Why Is Inflation So High If The Supply Chain Crisis Is Finally Subsiding?


Fed supply chain pressure index moving against inflation as reported by American Shipper.

Transitory inflation

Remember back in 2021 when inflation was “transitory” and surging consumer prices were blamed on the supply chain crisis?

The Fed and macro investors became intensely interested in chaos at the ports.

The focus on bottlenecks spurred the Federal Reserve Bank of New York to create a new barometer called the Global Supply Chain Pressure Index (GSCPI) in January.

The implication was that if supply chain pressure reduced, inflation would ease.

The monthly measure has plunged 66% from its peak, from 4.31 standard deviations above average in December to 1.47 standard deviations above average in August.

Other supply chain indicators also fall

It’s not just the GSCPI that’s unmoored from inflation.

The OTI measures the average number of days cargo takes from the time it leaves a factory in Asia to the time it exits the terminal gates in the U.S. or Europe.

After peaking at 113 days in the week ending on Jan. 23, it fell 24% to 86 days on the week ending on Sept. 25.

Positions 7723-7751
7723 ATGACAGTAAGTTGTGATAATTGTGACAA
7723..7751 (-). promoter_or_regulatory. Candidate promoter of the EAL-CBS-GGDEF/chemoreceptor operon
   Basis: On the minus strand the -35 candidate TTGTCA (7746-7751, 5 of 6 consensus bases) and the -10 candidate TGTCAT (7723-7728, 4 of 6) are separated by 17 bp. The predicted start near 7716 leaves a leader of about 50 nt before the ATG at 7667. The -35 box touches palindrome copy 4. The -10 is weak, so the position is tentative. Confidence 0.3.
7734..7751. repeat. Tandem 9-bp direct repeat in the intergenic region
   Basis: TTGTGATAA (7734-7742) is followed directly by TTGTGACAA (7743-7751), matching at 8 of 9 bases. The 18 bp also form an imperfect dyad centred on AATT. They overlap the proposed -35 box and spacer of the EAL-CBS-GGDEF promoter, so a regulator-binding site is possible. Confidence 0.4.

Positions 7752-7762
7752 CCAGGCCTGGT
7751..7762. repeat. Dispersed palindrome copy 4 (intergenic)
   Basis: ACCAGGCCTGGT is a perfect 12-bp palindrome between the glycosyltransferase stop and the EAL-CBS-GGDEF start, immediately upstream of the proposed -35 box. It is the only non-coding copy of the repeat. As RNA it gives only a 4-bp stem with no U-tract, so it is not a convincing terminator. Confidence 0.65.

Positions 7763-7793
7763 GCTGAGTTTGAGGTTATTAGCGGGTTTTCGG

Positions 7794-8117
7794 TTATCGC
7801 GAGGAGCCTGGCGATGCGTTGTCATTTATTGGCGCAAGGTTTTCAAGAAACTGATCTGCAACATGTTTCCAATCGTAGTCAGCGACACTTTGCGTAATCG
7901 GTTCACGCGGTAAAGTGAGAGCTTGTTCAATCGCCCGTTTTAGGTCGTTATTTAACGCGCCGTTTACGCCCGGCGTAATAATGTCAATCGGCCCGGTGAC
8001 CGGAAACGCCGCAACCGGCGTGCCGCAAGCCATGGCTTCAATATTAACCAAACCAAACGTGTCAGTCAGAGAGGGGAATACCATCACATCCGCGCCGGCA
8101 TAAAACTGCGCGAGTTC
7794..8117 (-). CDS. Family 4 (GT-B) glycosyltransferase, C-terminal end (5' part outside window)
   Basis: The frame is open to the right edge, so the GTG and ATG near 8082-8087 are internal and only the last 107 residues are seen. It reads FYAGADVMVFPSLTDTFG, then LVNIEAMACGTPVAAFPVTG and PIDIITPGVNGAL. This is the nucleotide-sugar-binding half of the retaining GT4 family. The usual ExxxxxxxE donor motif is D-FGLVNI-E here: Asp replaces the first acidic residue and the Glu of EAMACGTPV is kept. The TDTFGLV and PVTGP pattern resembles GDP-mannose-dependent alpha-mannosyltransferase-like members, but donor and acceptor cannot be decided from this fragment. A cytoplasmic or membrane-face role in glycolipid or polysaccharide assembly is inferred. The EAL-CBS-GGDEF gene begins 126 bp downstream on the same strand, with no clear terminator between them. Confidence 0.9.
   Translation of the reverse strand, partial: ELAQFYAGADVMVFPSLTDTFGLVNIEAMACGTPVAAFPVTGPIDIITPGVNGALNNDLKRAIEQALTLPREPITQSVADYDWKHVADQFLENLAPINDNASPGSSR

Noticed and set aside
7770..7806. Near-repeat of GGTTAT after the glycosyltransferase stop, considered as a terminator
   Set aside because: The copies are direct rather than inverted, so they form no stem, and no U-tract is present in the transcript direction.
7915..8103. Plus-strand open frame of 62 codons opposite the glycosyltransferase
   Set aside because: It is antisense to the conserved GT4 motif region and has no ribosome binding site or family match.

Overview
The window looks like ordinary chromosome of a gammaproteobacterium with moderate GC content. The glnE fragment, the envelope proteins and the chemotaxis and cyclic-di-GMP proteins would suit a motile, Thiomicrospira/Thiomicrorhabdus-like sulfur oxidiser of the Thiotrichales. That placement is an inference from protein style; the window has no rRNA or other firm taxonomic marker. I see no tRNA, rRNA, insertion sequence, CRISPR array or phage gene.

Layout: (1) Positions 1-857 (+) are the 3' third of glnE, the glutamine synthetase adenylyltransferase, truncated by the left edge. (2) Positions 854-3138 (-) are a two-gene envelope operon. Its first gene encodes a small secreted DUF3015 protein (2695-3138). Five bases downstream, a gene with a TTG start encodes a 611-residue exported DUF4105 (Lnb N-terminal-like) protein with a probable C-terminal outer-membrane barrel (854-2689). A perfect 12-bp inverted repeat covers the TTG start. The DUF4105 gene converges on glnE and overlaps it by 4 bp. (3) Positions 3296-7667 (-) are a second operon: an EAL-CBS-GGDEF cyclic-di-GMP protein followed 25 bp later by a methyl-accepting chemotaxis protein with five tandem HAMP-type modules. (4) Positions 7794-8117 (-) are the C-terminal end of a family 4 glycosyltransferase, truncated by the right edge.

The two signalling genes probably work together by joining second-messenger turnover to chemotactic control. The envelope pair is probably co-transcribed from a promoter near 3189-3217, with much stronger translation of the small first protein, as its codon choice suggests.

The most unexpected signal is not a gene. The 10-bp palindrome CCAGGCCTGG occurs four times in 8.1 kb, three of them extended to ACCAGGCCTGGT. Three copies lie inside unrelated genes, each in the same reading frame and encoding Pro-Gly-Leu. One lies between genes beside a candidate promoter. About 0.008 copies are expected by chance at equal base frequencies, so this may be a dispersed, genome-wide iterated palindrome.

The weekly Drewry World Container Index peaked at $10,377 per forty-foot equivalent units (excluding premiums) in the week ending on Sept. 23, 2021.

Yet another example: Container bookings have followed a similar downward slope as the GSCPI, OTI and Drewry World Container Index.

Why hasn’t supply chain easing helped inflation?

Unlike in late 2021, when retail execs on conference calls talked about import delays and marking up goods to pass along surging freight costs, they’re now talking about having too much inventory in warehouses and discounting goods to clear the excess.

If the supply chain crunch was such a major driver of inflation, why are so many indicators pointing to an easing of supply chain pressures at the same time inflation remains exceptionally high?

One theory is that the supply chain was at least something of a red herring.

Another is that supply chain pressures are indeed easing, but they’re still way above pre-COVID levels.

The Drewry World Container Index is currently three times higher than it was at this time of year in 2019.

According to Descartes, U.S. imports in August were flat versus July and up 18% versus August 2019, pre-COVID.

Signs of hope but supply chain crunch not over

Flexport addressed the status of the supply chain squeeze in a presentation on Thursday.

Flexport Chief Economist Phil Levy highlighted the role of the supply chain crunch in public policy. 

“To the extent one thought supply chain problems would get fixed, that was part of the rationale for calling [inflation] transitory.”

We waited to see that in 2022 and it didn’t happen.

And nondurables are not even that far off the peak.

So, we have not seen a big consumption drop-off.


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Source: American Shipper